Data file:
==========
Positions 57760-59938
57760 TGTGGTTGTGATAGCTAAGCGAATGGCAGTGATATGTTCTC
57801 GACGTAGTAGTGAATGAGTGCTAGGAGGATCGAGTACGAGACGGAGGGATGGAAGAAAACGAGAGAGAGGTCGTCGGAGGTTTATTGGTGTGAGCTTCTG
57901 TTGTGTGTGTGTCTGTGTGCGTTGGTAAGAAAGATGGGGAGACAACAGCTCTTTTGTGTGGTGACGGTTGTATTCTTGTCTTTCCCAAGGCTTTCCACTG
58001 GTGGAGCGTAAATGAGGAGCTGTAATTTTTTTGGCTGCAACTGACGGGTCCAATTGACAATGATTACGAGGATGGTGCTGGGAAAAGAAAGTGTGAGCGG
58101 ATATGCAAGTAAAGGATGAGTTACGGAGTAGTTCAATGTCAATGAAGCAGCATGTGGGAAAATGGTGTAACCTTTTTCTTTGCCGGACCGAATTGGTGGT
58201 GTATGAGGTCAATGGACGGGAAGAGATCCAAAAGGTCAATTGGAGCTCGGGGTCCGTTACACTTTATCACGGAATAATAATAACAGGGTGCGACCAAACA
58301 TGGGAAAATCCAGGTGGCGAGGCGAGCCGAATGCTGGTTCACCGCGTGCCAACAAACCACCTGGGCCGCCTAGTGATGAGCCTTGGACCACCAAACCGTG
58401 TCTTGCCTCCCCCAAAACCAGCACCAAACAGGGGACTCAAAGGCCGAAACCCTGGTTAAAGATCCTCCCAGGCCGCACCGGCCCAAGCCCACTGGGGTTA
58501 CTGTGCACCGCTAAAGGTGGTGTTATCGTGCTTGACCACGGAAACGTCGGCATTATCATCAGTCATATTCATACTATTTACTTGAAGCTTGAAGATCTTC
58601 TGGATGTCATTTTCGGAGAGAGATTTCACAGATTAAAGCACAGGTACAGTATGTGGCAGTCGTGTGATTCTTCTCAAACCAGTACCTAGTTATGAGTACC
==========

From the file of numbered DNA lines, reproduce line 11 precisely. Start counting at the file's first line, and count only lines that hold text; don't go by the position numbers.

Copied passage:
58601 TGGATGTCATTTTCGGAGAGAGATTTCACAGATTAAAGCACAGGTACAGTATGTGGCAGTCGTGTGATTCTTCTCAAACCAGTACCTAGTTATGAGTACC